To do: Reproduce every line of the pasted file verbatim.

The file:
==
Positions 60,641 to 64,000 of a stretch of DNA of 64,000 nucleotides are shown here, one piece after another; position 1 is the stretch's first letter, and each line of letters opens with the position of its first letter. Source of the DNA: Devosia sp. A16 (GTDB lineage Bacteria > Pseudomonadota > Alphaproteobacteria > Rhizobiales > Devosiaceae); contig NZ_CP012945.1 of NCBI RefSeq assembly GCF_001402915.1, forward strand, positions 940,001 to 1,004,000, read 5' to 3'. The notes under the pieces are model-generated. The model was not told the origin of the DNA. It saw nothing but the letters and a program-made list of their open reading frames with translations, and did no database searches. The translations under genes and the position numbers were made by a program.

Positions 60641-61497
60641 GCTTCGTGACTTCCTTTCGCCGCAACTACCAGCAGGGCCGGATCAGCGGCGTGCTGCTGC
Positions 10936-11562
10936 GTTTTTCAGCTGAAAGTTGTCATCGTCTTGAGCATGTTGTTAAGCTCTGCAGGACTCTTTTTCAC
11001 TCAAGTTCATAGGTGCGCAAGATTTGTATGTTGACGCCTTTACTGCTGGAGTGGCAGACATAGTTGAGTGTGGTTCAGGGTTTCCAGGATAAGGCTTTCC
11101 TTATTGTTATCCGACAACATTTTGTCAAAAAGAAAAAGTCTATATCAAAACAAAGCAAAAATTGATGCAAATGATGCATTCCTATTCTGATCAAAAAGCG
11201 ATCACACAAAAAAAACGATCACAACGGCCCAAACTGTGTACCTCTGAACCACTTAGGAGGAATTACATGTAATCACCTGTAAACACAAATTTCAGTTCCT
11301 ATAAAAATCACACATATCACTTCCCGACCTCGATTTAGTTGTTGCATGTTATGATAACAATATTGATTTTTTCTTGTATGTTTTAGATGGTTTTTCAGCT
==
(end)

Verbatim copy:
Positions 60,641 to 64,000 of a stretch of DNA of 64,000 nucleotides are shown here, one piece after another; position 1 is the stretch's first letter, and each line of letters opens with the position of its first letter. Source of the DNA: Devosia sp. A16 (GTDB lineage Bacteria > Pseudomonadota > Alphaproteobacteria > Rhizobiales > Devosiaceae); contig NZ_CP012945.1 of NCBI RefSeq assembly GCF_001402915.1, forward strand, positions 940,001 to 1,004,000, read 5' to 3'. The notes under the pieces are model-generated. The model was not told the origin of the DNA. It saw nothing but the letters and a program-made list of their open reading frames with translations, and did no database searches. The translations under genes and the position numbers were made by a program.

Positions 60641-61497
60641 GCTTCGTGACTTCCTTTCGCCGCAACTACCAGCAGGGCCGGATCAGCGGCGTGCTGCTGC
Positions 10936-11562
10936 GTTTTTCAGCTGAAAGTTGTCATCGTCTTGAGCATGTTGTTAAGCTCTGCAGGACTCTTTTTCAC
11001 TCAAGTTCATAGGTGCGCAAGATTTGTATGTTGACGCCTTTACTGCTGGAGTGGCAGACATAGTTGAGTGTGGTTCAGGGTTTCCAGGATAAGGCTTTCC
11101 TTATTGTTATCCGACAACATTTTGTCAAAAAGAAAAAGTCTATATCAAAACAAAGCAAAAATTGATGCAAATGATGCATTCCTATTCTGATCAAAAAGCG
11201 ATCACACAAAAAAAACGATCACAACGGCCCAAACTGTGTACCTCTGAACCACTTAGGAGGAATTACATGTAATCACCTGTAAACACAAATTTCAGTTCCT
11301 ATAAAAATCACACATATCACTTCCCGACCTCGATTTAGTTGTTGCATGTTATGATAACAATATTGATTTTTTCTTGTATGTTTTAGATGGTTTTTCAGCT